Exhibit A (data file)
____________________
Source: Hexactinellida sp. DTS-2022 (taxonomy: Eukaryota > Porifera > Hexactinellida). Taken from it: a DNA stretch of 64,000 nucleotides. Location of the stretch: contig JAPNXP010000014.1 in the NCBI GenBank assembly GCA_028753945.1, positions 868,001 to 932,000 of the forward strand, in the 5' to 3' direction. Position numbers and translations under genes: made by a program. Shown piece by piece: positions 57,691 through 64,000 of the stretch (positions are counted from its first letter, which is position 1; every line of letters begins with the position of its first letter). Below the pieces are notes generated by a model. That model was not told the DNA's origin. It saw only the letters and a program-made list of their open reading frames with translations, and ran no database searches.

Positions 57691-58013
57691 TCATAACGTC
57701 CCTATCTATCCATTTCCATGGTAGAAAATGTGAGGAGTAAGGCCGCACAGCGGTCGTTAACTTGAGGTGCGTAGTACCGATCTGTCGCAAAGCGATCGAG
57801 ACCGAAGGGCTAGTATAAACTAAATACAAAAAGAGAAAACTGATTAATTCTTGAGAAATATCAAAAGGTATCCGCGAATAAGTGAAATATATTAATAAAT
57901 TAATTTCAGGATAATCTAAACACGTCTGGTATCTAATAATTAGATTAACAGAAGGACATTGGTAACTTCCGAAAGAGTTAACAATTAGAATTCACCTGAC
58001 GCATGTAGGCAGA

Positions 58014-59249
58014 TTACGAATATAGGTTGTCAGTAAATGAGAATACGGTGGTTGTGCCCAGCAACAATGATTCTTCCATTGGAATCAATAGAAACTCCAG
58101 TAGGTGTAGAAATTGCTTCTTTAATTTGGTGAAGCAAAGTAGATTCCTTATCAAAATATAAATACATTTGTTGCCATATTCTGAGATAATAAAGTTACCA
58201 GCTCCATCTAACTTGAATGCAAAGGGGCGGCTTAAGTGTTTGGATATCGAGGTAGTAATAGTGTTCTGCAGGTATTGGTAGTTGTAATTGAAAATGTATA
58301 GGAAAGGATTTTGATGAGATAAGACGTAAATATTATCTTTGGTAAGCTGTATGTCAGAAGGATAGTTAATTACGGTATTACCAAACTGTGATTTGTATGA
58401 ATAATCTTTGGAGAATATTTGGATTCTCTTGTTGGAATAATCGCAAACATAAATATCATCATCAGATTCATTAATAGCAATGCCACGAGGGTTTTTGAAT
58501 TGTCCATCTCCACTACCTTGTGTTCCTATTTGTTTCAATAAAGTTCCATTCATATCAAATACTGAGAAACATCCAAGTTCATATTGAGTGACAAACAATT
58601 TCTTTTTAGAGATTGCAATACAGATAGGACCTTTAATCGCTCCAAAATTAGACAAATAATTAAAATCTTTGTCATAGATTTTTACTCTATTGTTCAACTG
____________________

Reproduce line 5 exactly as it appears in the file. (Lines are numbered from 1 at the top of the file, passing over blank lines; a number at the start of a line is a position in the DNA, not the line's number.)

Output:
57801 ACCGAAGGGCTAGTATAAACTAAATACAAAAAGAGAAAACTGATTAATTCTTGAGAAATATCAAAAGGTATCCGCGAATAAGTGAAATATATTAATAAAT